Chile Court Suspends Goldcorp $3.9 Billion El Morro Project
Author: Alexandra Ulmer in Santiago, Euan Rocha in Toronto and Aftab Ahmed in Bangalore
Chile's Supreme Court suspended a key permit for Canadian miner Goldcorp Inc's El Morro copper-gold project, the latest setback for the controversial project and one of the biggest legal blows to a mining project in the world's top copper producer.
El Morro, Goldcorp's only major asset in Chile, had its environmental permit for the $3.9 billion project struck down in February by an appeals court at the request of an indigenous agricultural community. Chile's Supreme Court upheld the ruling on Friday.
Vancouver-based Goldcorp said it has halted all development work at El Morro in light of the ruling. The project, 70 percent owned by Goldcorp and the remainder held by smaller competitor New Gold Inc, was expected to start being built in September and begin initial production in 2017.
El Morro, planned in Chile's mineral-rich Atacama region, is expected to produce about 200 million pounds of copper a year and over 210,000 ounces of gold for Goldcorp.
Goldcorp already faces a legal challenge from Barrick Gold Corp regarding its ownership of El Morro.
Projects in Chile, which produces a third of the world's copper, are facing increased opposition from social groups that are demanding greater environmental safeguards and a bigger chunk of the country's wealth from the mining boom.
The Supreme Court decision means Goldcorp has to solicit local communities' consent and then submit the entire project to environmental approval all over again, the Supreme Court and Chile's environmental evaluation agency said.
Goldcorp presented its original environmental impact assessment in November 2008 and it was approved in March 2011, according to the environmental evaluation agency's data.
The miner said that until the Chilean environmental agency informs it about how it plans to proceed, it cannot provide any views on how long the process might take.
The Supreme Court decision could significantly raise the project's execution and costs, said Gustavo Lagos, a professor at the Catholic University's Mining Center in Santiago.
"Communities are going to feel empowered by this decision," Lagos said. "I think we could see appeals increase. Miners are going to have to display a lot more care and attention, because obviously any delay is very costly."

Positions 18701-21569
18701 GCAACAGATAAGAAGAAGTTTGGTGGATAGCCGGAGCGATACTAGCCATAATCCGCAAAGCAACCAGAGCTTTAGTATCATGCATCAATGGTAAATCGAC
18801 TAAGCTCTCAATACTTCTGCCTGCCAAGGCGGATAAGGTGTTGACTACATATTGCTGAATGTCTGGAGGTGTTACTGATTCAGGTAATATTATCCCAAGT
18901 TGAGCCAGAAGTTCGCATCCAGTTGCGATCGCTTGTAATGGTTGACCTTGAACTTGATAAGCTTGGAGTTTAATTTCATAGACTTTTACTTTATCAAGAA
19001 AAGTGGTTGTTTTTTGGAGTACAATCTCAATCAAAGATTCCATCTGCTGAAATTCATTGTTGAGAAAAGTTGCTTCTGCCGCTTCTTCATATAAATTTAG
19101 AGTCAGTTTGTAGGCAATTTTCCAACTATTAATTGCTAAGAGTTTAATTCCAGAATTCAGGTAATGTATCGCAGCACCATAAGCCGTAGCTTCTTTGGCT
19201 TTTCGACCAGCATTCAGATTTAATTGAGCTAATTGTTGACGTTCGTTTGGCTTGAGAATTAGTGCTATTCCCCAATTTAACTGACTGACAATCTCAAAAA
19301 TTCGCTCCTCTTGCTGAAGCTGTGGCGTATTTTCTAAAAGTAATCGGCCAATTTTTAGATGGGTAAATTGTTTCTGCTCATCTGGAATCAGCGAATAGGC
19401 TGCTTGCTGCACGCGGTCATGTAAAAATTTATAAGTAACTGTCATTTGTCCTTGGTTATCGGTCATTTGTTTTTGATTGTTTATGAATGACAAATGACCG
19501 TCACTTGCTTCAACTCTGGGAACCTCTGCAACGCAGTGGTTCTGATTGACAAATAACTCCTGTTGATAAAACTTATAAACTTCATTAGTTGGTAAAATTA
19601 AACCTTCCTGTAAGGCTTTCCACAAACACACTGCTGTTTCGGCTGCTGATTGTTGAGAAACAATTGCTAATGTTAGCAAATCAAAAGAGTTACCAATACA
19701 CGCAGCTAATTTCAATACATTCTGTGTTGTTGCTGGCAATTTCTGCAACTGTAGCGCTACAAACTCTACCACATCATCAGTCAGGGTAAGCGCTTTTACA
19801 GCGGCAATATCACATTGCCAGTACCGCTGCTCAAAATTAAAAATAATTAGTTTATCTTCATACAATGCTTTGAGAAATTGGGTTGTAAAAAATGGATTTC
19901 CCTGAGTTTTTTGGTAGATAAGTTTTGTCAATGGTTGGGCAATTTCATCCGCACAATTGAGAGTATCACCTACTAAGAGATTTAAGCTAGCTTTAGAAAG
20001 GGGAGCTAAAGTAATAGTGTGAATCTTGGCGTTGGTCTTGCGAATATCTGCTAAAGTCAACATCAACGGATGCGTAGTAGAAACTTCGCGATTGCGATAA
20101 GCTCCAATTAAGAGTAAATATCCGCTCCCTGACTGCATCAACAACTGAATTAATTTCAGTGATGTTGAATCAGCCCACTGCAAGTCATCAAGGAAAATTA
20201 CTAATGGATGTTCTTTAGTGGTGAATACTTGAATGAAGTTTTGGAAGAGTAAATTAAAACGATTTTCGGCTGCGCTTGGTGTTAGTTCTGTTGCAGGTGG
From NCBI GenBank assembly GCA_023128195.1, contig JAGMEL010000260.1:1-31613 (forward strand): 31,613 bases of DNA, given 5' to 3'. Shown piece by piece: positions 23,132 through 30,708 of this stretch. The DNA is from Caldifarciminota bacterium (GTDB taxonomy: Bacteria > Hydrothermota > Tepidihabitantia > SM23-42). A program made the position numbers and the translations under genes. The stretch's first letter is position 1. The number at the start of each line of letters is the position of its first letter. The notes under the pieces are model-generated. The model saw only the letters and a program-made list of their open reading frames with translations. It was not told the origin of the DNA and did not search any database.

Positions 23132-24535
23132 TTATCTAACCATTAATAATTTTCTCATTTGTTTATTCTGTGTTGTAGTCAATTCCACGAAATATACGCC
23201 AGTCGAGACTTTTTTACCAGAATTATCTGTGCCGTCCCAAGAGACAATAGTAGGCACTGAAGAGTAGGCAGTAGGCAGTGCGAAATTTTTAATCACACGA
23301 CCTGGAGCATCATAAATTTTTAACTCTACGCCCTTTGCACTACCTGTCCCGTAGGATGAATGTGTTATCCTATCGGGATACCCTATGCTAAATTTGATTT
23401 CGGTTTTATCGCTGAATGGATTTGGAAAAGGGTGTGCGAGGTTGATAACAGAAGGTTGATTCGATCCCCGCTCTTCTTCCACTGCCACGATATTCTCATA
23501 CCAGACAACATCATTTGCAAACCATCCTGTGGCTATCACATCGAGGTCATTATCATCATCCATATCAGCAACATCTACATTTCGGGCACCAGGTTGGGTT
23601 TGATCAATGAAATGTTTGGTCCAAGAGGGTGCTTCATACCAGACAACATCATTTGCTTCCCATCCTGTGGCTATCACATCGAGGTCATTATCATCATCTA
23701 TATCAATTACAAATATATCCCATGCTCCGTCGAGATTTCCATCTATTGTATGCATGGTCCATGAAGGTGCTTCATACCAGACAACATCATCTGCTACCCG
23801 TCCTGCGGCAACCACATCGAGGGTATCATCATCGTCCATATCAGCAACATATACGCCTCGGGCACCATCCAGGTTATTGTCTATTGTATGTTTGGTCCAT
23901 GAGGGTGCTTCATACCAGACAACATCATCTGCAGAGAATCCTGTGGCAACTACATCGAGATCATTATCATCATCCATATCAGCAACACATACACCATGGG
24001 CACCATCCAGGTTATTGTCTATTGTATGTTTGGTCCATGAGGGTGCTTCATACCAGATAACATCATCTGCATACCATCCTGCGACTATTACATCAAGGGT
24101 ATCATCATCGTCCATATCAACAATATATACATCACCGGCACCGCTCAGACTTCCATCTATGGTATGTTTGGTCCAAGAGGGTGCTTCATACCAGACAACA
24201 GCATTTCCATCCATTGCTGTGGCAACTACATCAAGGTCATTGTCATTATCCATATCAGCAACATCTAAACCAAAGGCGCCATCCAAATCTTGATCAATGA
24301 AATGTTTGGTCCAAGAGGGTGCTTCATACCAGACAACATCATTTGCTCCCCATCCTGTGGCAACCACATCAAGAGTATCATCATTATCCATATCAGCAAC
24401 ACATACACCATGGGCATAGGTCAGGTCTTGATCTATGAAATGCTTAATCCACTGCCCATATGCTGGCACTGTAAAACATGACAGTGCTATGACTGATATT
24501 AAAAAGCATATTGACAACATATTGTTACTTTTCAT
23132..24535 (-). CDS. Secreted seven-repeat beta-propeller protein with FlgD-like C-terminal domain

The Supreme Court's ruling is one of the first that rejects a massive mining project's permit and sets a strong precedent, said Lucio Cuenca, director of environmental group OLCA, which advises several communities fighting planned energy and mining projects in Chile.
"There seems to be a new consciousness," Cuenca said.
The court's ruling has also raised prospects that Brazilian billionaire Eike Batista's $5 billion coal-fired thermoelectric plant, which is also pending a decision in the Supreme Court, could run into hurdles.
The plant aims to provide power to major mining projects in the Atacama desert region, potentially including Antofagasta Minerals' Los Pelambres mine, the Cerro Casale project owned by Barrick Gold and Kinross, and Lumina Copper's Caserones mine.
Shares of both Goldcorp and New Gold dropped on the Toronto Stock Exchange on Monday following the announcement. Shares of Goldcorp fell 1.3 percent to C$37.86, while those of New Gold fell 9 percent to C$8.94.
The permit was ruled invalid on the grounds that Chile's environmental permitting authority had not adequately consulted with the indigenous people affected.
The Huasco Altinos indigenous group that has opposed the El Morro project has argued the mine would harm livestock-rearing, restrict scarce water supply and infringe on sacred and ancestral lands.
Consuelo Labra, a lawyer for Huasco Altinos, cheered the court's ruling.
"This validates the rights of indigenous people. It's a very positive decision ... against a huge project," she said, noting that the country lacks a standardized consultation process.
While Chile's economy has boomed on the back of a copper bonanza, the country was rated the most economically unequal country of the 34-member state Organization for Economic Cooperation and Development, or OECD.
New Gold, in a separate statement, said the companies and the environmental agency are working closely to quickly "address any perceived deficiencies regarding the consultation or compensation of indigenous people in the area of the El Morro project".
The project is believed to host 8.4 million ounces of gold and 6.1 billion pounds of copper.
Analysts believe the project will ultimately win approval.
"Although this provides a near-term hurdle for the project, we expect that the issues can be rectified and the project to be back on track sooner than later," Salman Partners analyst David West said in a note to clients.
The companies said that safety and security staff at the site will continue to work, while activities not related to site construction, such as engineering, design work and architectural planning, will continue.
Goldcorp said the process will involve more meetings with the Comunidad Agricola Los Huasco Altinos - the group that requested the permit review.
A Canadian court is also soon expected to rule on Toronto-based Barrick's legal challenge to Goldcorp's ownership of the project. Barrick had a deal to buy the 70 percent stake from then owner Xstrata Copper, but was bested when Goldcorp swooped in with a side deal after minority stakeholder New Gold rejected the Barrick bid as part of its right of first refusal.
Barrick is suing New Gold, Goldcorp and Xstrata in the Ontario Superior Court of Justice. Final arguments in the matter were heard by the court earlier this year.
(Editing by M.D. Golan)